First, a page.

Page 375 - The-History-of-the-Lancashire-Fusiliers-1914-1918-Volume-I

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2nd Battalion
After its ordeal on Fampoux Ridge on 28th March, the 2nd
Battalion (Lieutenant-Colonel ]. W. Watkins, M.C.) left the Arras
district on 12th.April and moved by bus to Busnes, near Lillers.
Marching about a mile south-east next day, it spent several days in
training at l'Ecleme before relieving the 1st Hampshire Regiment at
Riez du Vinage, a hamlet on the north side of the Aire-La Bassee
Canal a mile north-east of Mont Bemenchon, with its headquarters
in a house close to the drawbridge where the road from the latter to
Robecq crosses the canal. The Germans had reached this position,
the limit of their advance westward, after an advance of about
eight miles. Many farms which had for over three years been
considered immune from the ravages of war and had been regularly
worked by their occupants were now in or very near the front line.
They had been hurriedly deserted and their livestock was running
would not have been right to help the enemy by allowing
any food to reach him if it could be prevented, and the British
troops consequently stopped any pigs or hens from crossing the line
and diverted them to their own transport lines. Lieutenant-Colonel
W. Bowes, D.S.O., the devoted quartermaster of the 2nd Battalion,
saw to it that what the troops provided the troops received, and a
pig sent down the line went back thither in the form of hot pork
after a very short interval for suitable treatment. Wine and other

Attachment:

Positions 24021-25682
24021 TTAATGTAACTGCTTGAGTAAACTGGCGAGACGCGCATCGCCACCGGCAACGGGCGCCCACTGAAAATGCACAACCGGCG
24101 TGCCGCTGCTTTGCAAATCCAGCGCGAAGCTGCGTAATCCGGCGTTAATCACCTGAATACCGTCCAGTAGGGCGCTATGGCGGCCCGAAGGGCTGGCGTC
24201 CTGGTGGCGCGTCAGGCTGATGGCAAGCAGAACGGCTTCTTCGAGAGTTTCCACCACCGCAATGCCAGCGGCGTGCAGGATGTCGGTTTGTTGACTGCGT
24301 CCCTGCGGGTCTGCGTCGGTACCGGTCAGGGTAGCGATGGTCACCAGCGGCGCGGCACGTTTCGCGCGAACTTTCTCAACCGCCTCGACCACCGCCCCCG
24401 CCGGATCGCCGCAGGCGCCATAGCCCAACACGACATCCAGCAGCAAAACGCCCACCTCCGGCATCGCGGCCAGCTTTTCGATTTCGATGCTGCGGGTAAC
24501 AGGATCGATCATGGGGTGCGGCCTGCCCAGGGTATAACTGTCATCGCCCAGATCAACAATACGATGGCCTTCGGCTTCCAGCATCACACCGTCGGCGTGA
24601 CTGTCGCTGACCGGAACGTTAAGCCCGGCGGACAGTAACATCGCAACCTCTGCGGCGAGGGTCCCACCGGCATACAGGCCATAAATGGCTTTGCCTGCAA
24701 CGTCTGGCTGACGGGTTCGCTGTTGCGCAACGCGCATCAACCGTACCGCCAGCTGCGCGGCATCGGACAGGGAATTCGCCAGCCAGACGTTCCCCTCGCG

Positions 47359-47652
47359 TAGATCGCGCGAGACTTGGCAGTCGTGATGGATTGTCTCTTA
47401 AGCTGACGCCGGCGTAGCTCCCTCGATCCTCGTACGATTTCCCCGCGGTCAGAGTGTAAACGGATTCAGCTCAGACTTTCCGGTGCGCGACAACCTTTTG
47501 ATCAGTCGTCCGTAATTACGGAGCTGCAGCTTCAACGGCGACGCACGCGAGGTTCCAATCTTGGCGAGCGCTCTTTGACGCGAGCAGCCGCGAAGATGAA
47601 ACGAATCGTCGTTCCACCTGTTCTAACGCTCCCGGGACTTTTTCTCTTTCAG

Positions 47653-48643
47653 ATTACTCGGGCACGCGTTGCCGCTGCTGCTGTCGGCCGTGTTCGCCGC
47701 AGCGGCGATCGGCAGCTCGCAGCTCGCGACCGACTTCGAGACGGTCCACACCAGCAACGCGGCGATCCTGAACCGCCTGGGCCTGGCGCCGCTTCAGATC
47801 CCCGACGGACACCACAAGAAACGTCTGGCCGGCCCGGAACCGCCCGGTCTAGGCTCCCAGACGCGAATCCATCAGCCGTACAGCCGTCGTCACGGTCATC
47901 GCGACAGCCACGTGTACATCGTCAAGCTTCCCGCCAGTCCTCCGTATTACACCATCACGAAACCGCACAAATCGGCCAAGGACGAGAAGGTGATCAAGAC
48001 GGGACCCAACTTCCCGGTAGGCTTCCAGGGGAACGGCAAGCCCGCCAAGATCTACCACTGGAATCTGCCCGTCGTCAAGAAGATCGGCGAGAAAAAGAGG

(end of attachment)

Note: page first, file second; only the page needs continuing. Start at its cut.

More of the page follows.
pleasant things were rescued from houses where they would otherwise
have been destroyed by shell fire and there appeared to be no reason
to put them in the canal. The medical officer, Captain S. H. Adams,
of the United States Medical Reserve Corps, said later that he had
heard that after a prolonged diet of this sort the men began to ask
for bully beef!
But most of these good things could only be enjoyed when things
had settled down. When the 2nd Battalion arrived in this sector,
there were more urgent things to think about. At
a.m. on 18th
April the Germans began shelling the back area. Two hours later
this bombardment became more intense and at 3.45 a.ID. the 1st
King's Own Royal Lancaster Regiment, on the right of the battalion,
sent up the "S 0 S" signal. A barrage was promptly put down by
the artillery and caught the enemy in his assembly trenches,
inflicting heavy casualties. The brunt of the attack fell on the
King's Own, but the right Lewis-gun post of "B" Company (Captain
S. Clarke, M.C.) of the 2nd Battalion was involved, though it
managed to drive the enemy back with a loss to him of twenty dead.
"C" Company (Captain T.
Robinson) in the centre saw some
movement on their front and sent out a patrol which brought back a
prisoner. Thereafter the day was quiet until 8.15 p.m., when there
was further fighting on the right with the object of restoring the